Redmayne also had a pretty good ally in the detail department: Hawking himself, the renowned author of A Brief History of Time. The two met on multiple occasions, talking for hours about everything from science to the particulars of Hawking’s paralysis.
Stephen Hawking and Jane Wilde on their wedding day; Eddie Redmayne and Felicity Jones in ‘The Theory of Everything’
”Stephen asked me if I was playing him before the voice machine, and when I said yes, he said, ‘My voice was very slurred,’” Redmayne says. “At that time, the producers were a bit scared of getting to a place of incomprehensibility, because they didn’t want subtitles. But when Stephen said that, it re-invigorated me to go back and say ‘Look, we have to be true to what this disease is.’” That led to screenwriter Anthony McCarten re-writing elements of the script to feature Jane half-translating for her struggling husband, a compromise that kept everyone happy.
The actual shoot was a challenging one for Redmayne. Marsh describes the actor performing “a kind of appalling ‘ughhh’ sound to get his voice ready for the next scene,” and Redmayne would try to hold particular poses even after Marsh yelled “cut” on a scene. “Stephen can’t move, so if you saw that there was a slight shift [in his body], that’d be bad,” the actor says. Redmayne saw an osteopath at least twice a week during production to sort out his aching back, and an acupuncturist was periodically called to set for quick sessions in between takes.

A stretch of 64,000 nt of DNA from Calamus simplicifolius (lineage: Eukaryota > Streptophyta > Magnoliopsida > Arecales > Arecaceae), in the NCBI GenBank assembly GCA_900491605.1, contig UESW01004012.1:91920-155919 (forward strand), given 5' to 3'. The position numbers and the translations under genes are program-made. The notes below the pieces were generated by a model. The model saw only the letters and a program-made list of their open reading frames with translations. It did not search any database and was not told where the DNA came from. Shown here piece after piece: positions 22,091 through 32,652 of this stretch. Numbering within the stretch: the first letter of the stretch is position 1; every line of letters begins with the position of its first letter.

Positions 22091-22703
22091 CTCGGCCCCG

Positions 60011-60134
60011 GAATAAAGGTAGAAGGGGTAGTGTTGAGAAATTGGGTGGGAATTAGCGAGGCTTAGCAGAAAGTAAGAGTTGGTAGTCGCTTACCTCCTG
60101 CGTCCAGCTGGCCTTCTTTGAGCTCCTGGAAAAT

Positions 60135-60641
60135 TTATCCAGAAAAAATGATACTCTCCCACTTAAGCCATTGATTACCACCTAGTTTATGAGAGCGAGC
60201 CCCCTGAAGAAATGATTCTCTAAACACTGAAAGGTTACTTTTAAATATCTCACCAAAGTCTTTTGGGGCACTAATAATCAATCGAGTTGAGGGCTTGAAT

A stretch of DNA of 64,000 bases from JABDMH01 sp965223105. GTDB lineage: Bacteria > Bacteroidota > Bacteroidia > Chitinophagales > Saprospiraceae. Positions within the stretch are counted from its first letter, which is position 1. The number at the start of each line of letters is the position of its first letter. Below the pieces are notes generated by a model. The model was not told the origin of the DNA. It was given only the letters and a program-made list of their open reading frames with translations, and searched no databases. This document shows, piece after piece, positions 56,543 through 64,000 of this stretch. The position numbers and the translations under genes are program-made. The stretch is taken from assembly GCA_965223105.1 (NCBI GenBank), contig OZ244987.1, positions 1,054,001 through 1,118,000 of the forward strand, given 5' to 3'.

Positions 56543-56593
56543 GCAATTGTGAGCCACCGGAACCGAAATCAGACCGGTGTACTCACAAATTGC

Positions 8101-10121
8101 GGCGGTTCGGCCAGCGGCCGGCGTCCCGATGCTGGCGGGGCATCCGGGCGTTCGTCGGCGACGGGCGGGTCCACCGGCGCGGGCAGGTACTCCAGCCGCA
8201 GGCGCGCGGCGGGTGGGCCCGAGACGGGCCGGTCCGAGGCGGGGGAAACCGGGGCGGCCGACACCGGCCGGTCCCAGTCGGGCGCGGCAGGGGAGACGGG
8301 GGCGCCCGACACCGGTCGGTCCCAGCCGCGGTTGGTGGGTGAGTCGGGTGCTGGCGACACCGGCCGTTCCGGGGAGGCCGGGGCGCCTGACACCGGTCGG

Though the physical accomplishments will be the fuel of the inevitable Oscar campaign, Redmayne does his best to turn the focus away from that aspect of the project. “I didn’t want it to be a disease film,” he says, both because Hawking focuses so little on his own disability in real life, and because the film truly is about Hawking and Wilde’s remarkable (and troubled) marriage.